Library Loot is a weekly event co-hosted by Claire from The Captive Reader and Marg from The Adventures of an Intrepid Reader that encourages bloggers to share the books they’ve checked out from the library.
Ok so the goal for July was to decimate Mount TBR (at least my TBR list on Goodreads). Or chisel away at it at least. But I did have some books on hold previously, which of course decided to all come in at the same time….
Coffinman: The Journal of a Buddhist Mortician – Shinmon Aoki
I’ve been curious about this book for a while, and had put it on my non-fiction reading list (yes, finally getting back to this! About time!).
This story looks at one man’s very personal struggle to engage his Shin Buddhist faith to make sense of his experiences with the dead and dying. Shinmon Aoki is forced by extreme financial circumstances into a job in one of the most despised professions in Japanese society, that of the nokanfu, one who washes and prepares dead bodies for burial. Shunned by family and friends and burdened by his own initial revulsion for his work, Aoki throws himself into the job with a fervor that attracts the attention of the townsfolk and earns him the title of Coffinman. In this spiritual autobiography, Aoki chronicles his progression from repulsion to a gradual realization of the tranquility that accompanies death. He assists the uninitiated in gaining an understanding of the basic principles of Shin Buddhism and its concepts of death and dying. Also included are definitions of key terms and phrases and a bibliography.
Mother Reader: Essential Writings on Motherhood – edited by Moyra Davey
The intersection of motherhood and creative life is explored in these writings on mothering that turn the spotlight from the child to the mother herself. Here, in memoirs, testimonials, diaries, essays, and fiction, mothers describe first-hand the changes brought to their lives by pregnancy, childbirth, and mothering.
Many of the writers articulate difficult and socially unsanctioned maternal anger and ambivalence. In Mother Reader, motherhood is scrutinized for all its painful and illuminating subtleties, and addressed with unconventional wisdom and candor. What emerges is a sense of a community of writers speaking to and about each other out of a common experience, and a compilation of extraordinary literature never before assembled in a single volume.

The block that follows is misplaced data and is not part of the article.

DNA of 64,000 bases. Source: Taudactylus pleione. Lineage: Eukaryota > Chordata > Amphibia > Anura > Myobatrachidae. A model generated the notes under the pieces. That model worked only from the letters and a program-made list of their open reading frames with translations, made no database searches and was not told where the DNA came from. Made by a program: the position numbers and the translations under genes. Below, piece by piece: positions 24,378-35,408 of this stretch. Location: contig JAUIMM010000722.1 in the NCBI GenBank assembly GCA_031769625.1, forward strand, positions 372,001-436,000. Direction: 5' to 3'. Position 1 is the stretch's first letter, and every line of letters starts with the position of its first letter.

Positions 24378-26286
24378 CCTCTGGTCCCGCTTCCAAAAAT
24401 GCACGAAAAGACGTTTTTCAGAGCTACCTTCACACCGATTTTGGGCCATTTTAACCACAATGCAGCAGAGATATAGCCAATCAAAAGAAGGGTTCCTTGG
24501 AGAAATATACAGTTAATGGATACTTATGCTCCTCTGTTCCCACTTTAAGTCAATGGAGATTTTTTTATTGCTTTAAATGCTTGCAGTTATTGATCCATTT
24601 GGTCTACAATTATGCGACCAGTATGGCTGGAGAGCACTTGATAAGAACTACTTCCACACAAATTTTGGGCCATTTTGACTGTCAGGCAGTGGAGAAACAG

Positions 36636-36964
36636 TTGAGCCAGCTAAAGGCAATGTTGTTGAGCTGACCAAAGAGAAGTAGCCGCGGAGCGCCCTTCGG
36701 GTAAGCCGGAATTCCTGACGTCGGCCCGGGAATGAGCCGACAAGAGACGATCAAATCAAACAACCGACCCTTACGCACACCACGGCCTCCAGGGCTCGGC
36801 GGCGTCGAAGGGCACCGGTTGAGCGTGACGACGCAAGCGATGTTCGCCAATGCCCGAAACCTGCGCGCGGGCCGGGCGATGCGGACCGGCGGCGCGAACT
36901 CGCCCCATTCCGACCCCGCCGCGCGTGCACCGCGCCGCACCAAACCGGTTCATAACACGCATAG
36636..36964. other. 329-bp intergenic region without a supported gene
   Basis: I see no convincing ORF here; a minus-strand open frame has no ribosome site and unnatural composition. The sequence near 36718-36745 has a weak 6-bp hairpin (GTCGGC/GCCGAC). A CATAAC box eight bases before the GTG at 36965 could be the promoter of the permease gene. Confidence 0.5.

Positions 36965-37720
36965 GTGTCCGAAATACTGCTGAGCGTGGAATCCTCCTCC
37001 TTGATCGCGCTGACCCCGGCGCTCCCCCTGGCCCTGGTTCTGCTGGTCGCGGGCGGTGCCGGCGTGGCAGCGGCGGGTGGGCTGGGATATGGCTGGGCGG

Also off my non-fiction reading list.
Scrabble may be truly called America’s game. But for every group of “living-room players” there is someone who is “at one with the board.” In Word Freak, Stefan Fatsis introduces readers to those few, exploring the underground world of colorful characters for which the Scrabble game is life-playing competitively in tournaments across the country. It is also the story of how the Scrabble game was invented by an unemployed architect during the Great Depression and how it has grown into the hugely successful, challenging, and beloved game it is today. Along the way, Fatsis chronicles his own obsession with the game and his development as a player from novice to expert. More than a book about hardcore Scrabble players, Word Freak is also an examination of notions of brilliance, memory, language, competition, and the mind that celebrates the uncanny creative powers in us all. A Book Sense 76 pick.
52 Loaves: One Man’s Relentless Pursuit of Truth, Meaning, and a Perfect Crust – William Alexander
William Alexander is determined to bake the perfect loaf of bread. He tasted it long ago, in a restaurant, and has been trying to reproduce it ever since. Without success. But now he’s going to try again—every week for one year—until he gets it right. He will bake his peasant loaf from scratch. And because Alexander is nothing if not thorough, he really means from scratch: growing, harvesting, winnowing, threshing, and milling his own wheat.
Alexander’s often hilarious quest takes our (anti)hero through dangerous back alleys of Morocco, where he bakes his loaf in an ancient communal oven; to Paris, where he enrolls in the cours de boulangerie at the famed École Ritz Escoffier; to a monastery in Normandy, where (his lack of French and faith notwithstanding) he becomes bread baker to the monks; and finally to his own backyard, where he builds a lopsided brick oven and learns that perfection is just a state of mind. Alexander also takes us along on entertaining visits to yeast factories and flour mills, seeks advice from master bread bakers, captures wild yeast to make his own levain, and enters the baking contest at the New York State Fair.
An original take on the six-thousand-year-old staple of life, 52 Loaves explores the nature of obsession, the meditative quality of ritual, the futility of trying to re-create something perfect, our deep connection to the earth, and the mysterious instinct that makes every single person on the planet, regardless of culture or society, respond to the aroma of baking bread.
Erm yeah, no loot for wee reader this week! There were just two board books available (guess they hadn’t gotten around to restocking yet), and neither of them seemed interesting.
So what did you get from your library this week?